He kept his eyes trained on the ground, so I couldn’t get a good look at his face. There was no way it could really be him. Joey would never stoop to taking a bus, not when his cars had always been the shining pride of his existence. Maybe that’s why he had never wanted kids— he and his cars were all he needed. He lovingly waxed them and fine tuned their insides, replacing all the rusty parts and fixing them up all shiny and new. How they hummed under his touch! He whistled while working underneath them, and the way he would gaze at them, well, I used to think he reserved that look only for me. By the end of it all, I had ground my teeth down to stubs from biting back the ferocious hatred I possessed for those cars. In my fantasies I keyed that polished red paint, sliced gashes in their tires, and shattered their windows with a sledgehammer.
Then he left me, and took his cars with him.
Ma called me up the other day to ask me how to fix her voicemail box and while she was on the phone she asked me why I never had any kids with Joey. He was a no-good rotten son-of-a-bitch, she said, and she had known it from the start. But at least I could’ve had some kids with him while there was still time. Kids are just punks these days, I said, I’m glad I never had to put up with some snotty rugrats. And then I changed the subject.
I’m turning onto Wilshire, when a skyscraper towering above me reflects the sunlight, blinding me. I brake cautiously, letting the angry swarms of cars swerve around me as I regain my sight. I am still trying to look in my mirror to get a glimpse of this man’s face as I inch through this ugly traffic jam.
It can’t be him. He looks up at the mirror, and my eyes are watering in the sunlight, so most of his face is in shadow. But there’s something like a glint of youth in his bloodshot, yellowing eyes that just takes me back. Back to long road trips straight through the heart of California to visit his folks up North. Our joyrides were just that— hearts popping out of our chests as the friction on our tires and the heat of our bodies drove us crazy with arousal. We would break the speedometer down the long deserted strips and howl like monkeys set loose from our cages. It didn’t matter if we smoked cigarettes and chucked 'em out the window, or flipped off other drivers in our way, all we saw and all we needed was the long open road— and each other. I would talk about us having a baby someday and he would tell me just to slow down there, Linda, aren’t things moving a little too fast? I would say, things can never move too fast, and he would reply, yeah but that’s on the road, not in life. And I didn’t listen because I knew they were one and the same.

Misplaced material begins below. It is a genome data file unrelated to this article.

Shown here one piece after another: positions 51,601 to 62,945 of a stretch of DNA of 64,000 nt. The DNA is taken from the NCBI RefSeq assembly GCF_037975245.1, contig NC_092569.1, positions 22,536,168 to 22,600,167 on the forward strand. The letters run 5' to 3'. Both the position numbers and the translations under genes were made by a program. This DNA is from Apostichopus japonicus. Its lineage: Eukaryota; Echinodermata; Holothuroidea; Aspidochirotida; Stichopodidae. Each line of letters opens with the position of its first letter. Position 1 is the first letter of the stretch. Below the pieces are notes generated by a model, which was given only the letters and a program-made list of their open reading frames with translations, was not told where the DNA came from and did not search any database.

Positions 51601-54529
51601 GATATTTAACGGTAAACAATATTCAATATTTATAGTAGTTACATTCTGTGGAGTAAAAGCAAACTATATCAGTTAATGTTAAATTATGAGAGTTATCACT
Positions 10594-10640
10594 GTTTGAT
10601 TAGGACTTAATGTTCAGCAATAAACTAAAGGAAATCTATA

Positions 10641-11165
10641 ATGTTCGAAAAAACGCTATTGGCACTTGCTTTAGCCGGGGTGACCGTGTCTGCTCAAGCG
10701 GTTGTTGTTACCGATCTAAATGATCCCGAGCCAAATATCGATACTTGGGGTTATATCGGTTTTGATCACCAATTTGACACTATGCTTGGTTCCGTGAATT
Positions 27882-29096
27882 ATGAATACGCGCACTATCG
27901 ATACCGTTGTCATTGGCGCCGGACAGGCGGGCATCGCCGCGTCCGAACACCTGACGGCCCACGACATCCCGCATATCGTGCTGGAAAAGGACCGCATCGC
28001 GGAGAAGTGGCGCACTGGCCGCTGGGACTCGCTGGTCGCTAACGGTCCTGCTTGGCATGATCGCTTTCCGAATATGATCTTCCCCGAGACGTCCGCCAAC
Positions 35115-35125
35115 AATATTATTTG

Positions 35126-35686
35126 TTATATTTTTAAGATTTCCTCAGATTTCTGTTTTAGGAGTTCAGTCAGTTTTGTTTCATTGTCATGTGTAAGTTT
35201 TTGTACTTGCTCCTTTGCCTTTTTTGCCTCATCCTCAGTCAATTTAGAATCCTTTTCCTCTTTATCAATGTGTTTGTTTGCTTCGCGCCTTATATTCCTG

Now I’m heading into the heart of Downtown, and it’s almost like I can feel the shadows of the tall glass closing in on me as I sputter along. It’s the peak of rush hour and the air is clogged with so much haze than I can barely see the brakelights of the car in front of me. I can only glance behind me, to see my odd collection of folks. Aside from the man, there’s a plump girl no more than fifteen with a stroller, a bearded old hippie wearing a Grateful Dead shirt stretched tight over his round belly, and a studious kid with his nose stuck in a history textbook and headphones jammed into his ear sockets. Some days I want to call in sick and just light out of this city, find somewhere remote where I can thrust down on the pedal like I used to and maybe feel what it’s like just one more time before I end it all. But then I remember these people and their faces. Faces with creases that remind me of winding mountain highways. Sometimes the light catches their teeth when they smile like highbeams bouncing off a flare in the road and through the dark I see a momentary flash of something— maybe happiness, even.
The man tugs down the taut string to trigger to the “stop requested” sign to light up. I pull in at the next stop, and he swaggers up to the front, instead of exiting out the back like he’s supposed to. I crane my neck around to get a good look at him.
He looks me in the eye and there’s a twinkle there that never fades. He says, Thank you Ma’am.
Then he winks.